Q&A: The Man Who Paid Off His Mortgage With 62,000 PenniesDavid Wescott
On the day of his 35th wedding anniversary, Thomas Daigle, an optician from Milford, Mass., walked into a local bank to make his final mortgage payment. Instead of carrying a checkbook, Daigle came armed with 62,000 pennies stored in military-grade steel boxes. The total weight was more than 400 pounds.
The idea of paying off his house in pennies has been a recurring joke in the Daigle household for more than three decades. Daigle, 60, has been counting, organizing, and storing the pennies in his basement, diligently wrapping them in paper rolls. Milford Savings & Loan Association, where they were deposited, was apparently pleased with the inundation of change. Remarkably, all the coins had been counted correctly.
Why did you make your final mortgage payment in pennies?
It was a commitment I made to my wife, Sandra. After we signed our mortgage, when we were on our way home, I found a penny on the ground. I told my wife, “A penny toward our mortgage.” She laughed. I told her we were going to pay our final mortgage payment in pennies, and she didn’t believe me. I wanted to show her I was a man of my word, and it was a pretty extensive ongoing joke. I started putting pennies in a change bowl in the hallway. The quarters and nickels—you use those to buy coffee. But the pennies? I just kept storing them. On winter weekends I would take some time to roll pennies. Why not? My kids liked it, and we’d do it together. There isn’t a whole lot to do on snowy winter weekends in Massachusetts.
Where’d you store them?
When there were too many for a change bowl, I started keeping them in a glass orange juice bottle—they don’t even make those anymore. I’d roll the pennies into groups of 50 on my workbench in the basement. When there got to be too many, I’d store the rolled pennies in a wooden grape crate—the kind you get when you buy grapes in bulk. Things just kept going, and then soon enough, when I’d pick up the crate, the bottom would fall out. I’d have to screw it back together. One day I was looking through a catalog selling hydraulics parts. They were advertising some steel military boxes—the kind of things you see at army surplus stores. The ad said they were great for storing things. I decided to get one, and since I noticed the shipping and handling would be the same, changed my order to get two.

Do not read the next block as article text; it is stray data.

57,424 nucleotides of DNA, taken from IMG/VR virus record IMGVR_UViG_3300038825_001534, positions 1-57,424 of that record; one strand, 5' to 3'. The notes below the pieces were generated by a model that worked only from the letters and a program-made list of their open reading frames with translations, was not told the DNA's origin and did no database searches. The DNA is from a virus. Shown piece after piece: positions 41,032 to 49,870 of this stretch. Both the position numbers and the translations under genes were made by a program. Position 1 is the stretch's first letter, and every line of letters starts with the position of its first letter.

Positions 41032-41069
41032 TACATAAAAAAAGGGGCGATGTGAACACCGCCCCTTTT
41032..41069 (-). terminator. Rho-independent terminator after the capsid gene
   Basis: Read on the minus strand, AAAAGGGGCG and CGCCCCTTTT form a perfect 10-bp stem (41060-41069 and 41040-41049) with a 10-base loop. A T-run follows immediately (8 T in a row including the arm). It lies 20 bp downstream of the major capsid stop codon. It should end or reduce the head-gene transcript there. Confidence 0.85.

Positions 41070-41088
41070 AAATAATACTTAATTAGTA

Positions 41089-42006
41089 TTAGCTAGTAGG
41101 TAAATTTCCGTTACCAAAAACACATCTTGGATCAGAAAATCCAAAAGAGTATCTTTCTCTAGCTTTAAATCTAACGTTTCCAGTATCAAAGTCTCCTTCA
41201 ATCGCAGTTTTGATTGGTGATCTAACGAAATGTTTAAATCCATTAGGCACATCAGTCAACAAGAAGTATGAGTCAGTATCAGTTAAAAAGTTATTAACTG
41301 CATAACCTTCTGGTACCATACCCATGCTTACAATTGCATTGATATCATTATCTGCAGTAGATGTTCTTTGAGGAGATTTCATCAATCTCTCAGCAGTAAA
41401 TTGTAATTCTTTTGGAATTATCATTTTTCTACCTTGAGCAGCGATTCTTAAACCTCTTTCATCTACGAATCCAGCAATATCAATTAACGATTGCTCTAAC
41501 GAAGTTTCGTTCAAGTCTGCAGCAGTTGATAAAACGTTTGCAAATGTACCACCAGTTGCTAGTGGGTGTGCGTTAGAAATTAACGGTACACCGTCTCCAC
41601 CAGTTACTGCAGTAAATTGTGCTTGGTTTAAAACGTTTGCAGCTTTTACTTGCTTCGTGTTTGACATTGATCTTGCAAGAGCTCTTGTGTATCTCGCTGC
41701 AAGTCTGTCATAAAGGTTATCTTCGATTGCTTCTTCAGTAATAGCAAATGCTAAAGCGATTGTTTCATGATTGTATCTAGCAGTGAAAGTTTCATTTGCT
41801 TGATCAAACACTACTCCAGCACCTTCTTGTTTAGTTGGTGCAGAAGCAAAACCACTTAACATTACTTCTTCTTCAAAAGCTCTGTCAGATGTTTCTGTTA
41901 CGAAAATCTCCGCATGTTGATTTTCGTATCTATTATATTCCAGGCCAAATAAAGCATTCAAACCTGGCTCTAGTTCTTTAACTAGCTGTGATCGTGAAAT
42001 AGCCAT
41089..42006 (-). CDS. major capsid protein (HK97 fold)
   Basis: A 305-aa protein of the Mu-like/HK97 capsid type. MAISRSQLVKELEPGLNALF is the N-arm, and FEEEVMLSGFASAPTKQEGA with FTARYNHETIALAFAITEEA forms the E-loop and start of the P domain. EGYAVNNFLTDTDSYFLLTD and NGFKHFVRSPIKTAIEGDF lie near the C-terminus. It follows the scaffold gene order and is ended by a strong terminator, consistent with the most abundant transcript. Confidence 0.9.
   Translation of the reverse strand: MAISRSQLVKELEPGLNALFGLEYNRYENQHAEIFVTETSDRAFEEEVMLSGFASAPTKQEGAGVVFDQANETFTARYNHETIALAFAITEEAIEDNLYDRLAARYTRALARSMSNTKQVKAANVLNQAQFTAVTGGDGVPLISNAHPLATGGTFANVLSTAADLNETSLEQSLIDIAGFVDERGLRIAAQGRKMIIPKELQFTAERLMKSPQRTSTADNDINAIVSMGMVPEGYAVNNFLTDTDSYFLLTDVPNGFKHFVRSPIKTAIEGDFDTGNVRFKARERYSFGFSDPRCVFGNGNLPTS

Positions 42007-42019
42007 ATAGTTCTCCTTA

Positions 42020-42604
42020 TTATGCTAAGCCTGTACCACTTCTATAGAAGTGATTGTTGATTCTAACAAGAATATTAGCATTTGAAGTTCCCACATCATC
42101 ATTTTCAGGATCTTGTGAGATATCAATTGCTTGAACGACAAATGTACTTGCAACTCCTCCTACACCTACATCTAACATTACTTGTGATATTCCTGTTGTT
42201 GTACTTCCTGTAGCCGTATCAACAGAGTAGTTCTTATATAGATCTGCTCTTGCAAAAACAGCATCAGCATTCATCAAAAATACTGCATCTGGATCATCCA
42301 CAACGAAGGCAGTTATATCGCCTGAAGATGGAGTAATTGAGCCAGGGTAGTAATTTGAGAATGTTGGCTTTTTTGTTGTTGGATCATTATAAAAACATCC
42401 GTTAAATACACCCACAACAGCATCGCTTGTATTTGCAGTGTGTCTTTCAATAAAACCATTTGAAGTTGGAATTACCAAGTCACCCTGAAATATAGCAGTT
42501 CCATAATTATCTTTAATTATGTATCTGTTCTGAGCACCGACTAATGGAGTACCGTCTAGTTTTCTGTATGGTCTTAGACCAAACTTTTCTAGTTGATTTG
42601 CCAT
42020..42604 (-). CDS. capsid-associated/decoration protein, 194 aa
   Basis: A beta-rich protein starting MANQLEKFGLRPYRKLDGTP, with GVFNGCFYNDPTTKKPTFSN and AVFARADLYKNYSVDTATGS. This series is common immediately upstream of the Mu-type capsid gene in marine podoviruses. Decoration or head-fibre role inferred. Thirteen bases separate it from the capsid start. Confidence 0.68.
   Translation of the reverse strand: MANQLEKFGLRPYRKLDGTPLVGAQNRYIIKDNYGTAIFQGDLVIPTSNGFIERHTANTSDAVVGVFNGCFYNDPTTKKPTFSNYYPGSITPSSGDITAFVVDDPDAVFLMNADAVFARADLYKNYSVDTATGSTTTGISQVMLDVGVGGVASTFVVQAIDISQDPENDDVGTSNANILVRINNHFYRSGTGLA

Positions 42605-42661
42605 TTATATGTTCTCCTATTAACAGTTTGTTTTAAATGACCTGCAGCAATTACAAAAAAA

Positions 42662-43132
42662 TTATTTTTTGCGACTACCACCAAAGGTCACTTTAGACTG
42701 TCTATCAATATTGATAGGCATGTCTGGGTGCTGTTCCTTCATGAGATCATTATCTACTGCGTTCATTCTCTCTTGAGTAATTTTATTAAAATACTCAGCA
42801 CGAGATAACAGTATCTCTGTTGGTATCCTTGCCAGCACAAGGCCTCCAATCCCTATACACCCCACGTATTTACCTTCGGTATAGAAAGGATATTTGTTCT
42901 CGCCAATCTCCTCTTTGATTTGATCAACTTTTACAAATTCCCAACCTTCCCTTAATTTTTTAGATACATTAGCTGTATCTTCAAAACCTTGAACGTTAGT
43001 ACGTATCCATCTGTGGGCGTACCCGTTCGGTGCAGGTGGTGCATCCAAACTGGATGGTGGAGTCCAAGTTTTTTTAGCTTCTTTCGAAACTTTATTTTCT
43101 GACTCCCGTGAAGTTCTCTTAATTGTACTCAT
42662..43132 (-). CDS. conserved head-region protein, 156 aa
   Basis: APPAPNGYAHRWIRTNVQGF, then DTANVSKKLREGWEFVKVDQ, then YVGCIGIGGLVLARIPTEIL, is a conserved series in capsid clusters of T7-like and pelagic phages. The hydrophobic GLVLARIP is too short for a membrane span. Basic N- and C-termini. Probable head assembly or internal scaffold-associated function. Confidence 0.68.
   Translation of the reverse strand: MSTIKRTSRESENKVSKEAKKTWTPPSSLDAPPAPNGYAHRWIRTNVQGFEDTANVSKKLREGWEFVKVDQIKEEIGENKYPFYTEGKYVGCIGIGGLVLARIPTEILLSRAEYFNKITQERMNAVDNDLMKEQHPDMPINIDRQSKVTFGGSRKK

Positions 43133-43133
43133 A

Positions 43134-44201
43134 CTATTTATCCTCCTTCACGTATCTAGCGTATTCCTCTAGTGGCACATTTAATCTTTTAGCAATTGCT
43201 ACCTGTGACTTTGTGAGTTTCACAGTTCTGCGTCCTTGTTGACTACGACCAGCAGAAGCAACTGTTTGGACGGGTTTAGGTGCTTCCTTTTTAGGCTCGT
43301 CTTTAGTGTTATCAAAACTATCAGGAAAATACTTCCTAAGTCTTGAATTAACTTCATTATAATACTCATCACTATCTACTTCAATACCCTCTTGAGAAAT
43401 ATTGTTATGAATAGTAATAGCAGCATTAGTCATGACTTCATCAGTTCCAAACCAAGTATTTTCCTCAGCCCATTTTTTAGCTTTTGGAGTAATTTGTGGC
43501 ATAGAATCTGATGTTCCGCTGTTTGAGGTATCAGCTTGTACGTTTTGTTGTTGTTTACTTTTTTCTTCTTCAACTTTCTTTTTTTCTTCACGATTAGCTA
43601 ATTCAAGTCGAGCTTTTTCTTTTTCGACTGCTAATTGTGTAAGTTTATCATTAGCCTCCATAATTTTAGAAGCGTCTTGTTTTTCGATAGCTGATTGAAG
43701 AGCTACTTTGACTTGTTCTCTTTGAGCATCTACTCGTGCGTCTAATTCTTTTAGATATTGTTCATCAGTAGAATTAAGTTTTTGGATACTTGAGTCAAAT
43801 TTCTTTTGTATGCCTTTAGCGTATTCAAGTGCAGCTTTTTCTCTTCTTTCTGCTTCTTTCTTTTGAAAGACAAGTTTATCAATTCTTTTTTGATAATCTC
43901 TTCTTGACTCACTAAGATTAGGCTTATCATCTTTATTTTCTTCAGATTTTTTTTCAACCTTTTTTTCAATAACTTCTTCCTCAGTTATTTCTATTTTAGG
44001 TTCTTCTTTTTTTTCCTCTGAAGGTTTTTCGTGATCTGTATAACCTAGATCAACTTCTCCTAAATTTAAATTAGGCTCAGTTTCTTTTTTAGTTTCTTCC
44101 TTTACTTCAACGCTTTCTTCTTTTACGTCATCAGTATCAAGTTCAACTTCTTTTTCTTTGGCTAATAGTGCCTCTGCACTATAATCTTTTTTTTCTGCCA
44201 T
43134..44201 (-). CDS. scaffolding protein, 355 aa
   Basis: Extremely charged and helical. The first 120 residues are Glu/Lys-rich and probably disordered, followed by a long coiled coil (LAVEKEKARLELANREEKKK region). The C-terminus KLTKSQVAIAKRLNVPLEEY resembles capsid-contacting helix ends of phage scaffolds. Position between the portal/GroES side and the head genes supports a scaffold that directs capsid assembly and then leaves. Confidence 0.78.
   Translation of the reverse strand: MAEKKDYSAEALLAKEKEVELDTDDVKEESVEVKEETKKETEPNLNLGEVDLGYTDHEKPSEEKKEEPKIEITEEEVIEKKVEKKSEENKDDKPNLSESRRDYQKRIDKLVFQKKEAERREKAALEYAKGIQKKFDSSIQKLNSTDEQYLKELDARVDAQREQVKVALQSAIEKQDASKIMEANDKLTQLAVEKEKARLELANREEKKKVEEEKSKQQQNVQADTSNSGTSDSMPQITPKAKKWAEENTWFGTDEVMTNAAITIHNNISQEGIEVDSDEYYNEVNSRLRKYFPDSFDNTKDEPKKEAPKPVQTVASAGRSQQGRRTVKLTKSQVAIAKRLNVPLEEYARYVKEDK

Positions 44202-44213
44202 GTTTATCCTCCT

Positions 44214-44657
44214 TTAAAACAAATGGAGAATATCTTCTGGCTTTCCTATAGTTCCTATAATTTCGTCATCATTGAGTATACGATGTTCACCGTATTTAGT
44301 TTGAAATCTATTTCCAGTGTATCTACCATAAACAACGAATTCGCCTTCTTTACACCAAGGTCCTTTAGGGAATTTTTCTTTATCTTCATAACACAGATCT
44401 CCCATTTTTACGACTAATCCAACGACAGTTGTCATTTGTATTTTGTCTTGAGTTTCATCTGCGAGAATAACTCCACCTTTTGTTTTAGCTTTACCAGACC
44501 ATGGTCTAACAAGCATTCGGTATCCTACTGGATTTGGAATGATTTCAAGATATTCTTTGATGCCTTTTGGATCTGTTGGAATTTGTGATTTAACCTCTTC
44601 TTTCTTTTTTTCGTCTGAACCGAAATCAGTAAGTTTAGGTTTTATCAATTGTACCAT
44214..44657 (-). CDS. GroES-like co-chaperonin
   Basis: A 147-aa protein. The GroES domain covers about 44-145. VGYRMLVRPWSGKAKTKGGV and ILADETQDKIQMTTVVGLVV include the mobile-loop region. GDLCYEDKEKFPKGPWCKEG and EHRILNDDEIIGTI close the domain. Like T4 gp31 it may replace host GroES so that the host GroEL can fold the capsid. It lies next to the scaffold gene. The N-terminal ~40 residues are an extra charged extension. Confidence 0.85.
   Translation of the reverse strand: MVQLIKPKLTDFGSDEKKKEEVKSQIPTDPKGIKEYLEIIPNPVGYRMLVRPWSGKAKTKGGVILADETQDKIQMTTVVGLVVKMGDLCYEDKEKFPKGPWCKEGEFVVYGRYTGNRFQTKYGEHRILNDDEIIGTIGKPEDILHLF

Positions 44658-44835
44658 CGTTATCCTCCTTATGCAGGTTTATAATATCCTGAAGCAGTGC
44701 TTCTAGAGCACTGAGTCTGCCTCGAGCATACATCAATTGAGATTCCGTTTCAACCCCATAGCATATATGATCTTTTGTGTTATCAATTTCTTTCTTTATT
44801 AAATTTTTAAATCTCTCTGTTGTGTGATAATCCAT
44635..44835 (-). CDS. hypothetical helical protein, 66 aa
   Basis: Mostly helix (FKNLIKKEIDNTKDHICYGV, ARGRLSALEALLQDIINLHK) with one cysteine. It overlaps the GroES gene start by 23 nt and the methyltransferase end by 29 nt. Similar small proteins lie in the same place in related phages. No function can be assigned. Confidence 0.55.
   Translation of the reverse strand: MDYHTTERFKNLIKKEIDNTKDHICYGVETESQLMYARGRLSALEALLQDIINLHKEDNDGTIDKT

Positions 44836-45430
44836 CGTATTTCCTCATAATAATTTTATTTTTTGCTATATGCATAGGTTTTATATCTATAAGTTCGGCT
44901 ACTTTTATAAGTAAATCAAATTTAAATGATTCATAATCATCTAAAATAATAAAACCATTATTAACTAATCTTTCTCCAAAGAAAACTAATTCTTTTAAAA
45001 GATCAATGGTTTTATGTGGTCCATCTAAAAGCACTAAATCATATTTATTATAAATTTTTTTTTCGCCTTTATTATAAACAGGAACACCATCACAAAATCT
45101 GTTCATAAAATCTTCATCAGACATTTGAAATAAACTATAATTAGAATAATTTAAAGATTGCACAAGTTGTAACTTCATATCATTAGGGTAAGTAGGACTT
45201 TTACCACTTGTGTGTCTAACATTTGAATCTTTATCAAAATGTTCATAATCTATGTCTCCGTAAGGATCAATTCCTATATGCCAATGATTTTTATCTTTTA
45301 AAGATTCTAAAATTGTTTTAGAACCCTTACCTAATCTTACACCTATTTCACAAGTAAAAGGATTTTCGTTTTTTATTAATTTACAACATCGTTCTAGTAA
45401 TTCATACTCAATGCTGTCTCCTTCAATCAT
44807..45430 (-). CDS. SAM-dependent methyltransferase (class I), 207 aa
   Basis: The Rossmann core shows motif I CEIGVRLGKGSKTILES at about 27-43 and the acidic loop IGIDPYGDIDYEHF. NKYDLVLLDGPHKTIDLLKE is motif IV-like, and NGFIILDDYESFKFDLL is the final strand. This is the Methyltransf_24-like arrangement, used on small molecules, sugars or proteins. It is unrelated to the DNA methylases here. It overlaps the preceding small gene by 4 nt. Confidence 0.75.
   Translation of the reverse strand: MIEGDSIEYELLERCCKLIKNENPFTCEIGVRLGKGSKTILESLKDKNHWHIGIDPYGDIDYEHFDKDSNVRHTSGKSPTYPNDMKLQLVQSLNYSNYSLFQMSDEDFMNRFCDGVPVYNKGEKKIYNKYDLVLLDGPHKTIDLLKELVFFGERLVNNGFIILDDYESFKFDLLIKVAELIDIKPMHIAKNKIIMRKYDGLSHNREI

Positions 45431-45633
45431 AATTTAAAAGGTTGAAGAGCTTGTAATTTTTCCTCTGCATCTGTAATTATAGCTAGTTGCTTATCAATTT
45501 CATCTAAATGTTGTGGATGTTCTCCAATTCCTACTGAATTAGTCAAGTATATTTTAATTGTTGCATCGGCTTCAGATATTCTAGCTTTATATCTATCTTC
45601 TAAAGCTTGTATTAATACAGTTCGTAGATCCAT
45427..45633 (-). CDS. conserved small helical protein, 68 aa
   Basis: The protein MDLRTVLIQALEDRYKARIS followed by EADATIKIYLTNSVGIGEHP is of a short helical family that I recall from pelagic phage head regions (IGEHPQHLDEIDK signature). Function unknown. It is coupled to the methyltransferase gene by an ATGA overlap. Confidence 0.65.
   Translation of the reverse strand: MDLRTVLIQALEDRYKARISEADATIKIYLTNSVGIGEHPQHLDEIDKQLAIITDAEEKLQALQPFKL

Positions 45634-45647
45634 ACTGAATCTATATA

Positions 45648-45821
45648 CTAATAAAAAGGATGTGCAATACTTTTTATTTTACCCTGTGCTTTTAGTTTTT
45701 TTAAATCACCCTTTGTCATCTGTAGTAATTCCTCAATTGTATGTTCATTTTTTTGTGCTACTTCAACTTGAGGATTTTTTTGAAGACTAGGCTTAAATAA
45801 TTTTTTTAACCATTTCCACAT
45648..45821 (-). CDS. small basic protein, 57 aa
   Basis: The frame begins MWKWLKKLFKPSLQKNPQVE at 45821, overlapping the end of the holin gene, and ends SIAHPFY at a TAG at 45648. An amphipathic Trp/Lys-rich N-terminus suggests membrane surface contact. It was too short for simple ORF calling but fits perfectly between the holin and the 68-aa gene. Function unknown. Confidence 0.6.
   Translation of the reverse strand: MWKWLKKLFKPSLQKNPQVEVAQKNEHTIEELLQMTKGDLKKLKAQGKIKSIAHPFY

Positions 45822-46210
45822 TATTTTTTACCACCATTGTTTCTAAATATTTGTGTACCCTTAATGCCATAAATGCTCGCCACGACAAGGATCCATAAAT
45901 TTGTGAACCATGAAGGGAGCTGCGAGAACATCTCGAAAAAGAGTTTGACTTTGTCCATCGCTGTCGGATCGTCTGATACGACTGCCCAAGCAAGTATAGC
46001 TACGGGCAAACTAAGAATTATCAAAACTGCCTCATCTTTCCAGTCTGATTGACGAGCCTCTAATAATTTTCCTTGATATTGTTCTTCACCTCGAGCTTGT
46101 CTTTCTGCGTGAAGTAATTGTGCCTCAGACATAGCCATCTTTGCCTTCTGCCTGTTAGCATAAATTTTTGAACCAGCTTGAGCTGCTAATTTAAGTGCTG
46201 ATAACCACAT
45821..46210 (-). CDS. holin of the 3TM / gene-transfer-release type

Did you ever find any rare pennies that might be worth more than 1¢?
No, that wasn’t my concern or interest. As long as it was a penny and could be rolled into a group of 50, that was fine.
So how’d you get them to the bank?
I had the pennies in one of the steel boxes, and there was no way I could lift it. They weighed about 400 pounds altogether. I split them up and was able to get them in the back of my SUV. Once the pennies were in, along with the steel boxes, my wife, who is disabled, came along. Her wheel chair went on top of the boxes, and we headed to the bank.
What was the Milford Federal Savings & Loan’s reaction?
It’s a small town, and I know the people who work at the savings & loan. I’m an optician, and many of them come to me for my work. They certainly knew we were coming. It was my wife’s and [my] 35th wedding anniversary, the final payment on our mortgage, and the bank was celebrating their 125th year in business. I’ve had an account there since I was 10—I used to deposit the money I made mowing lawns at that bank. It took them two days to deposit the pennies (they had to remove the paper wrappers), but they seemed happy for me and for what I had accomplished.
Now that the joke’s over, will you collect something else?
I’m done with the collecting, in that I reached that goal. I would like to keep collecting grandchildren—I now have four. It’s been a great project for my family, and I think there’s a good example in it. When you find a penny on the ground and pick it up, it’s an instant that brings back memories of childhood. It’s a special moment.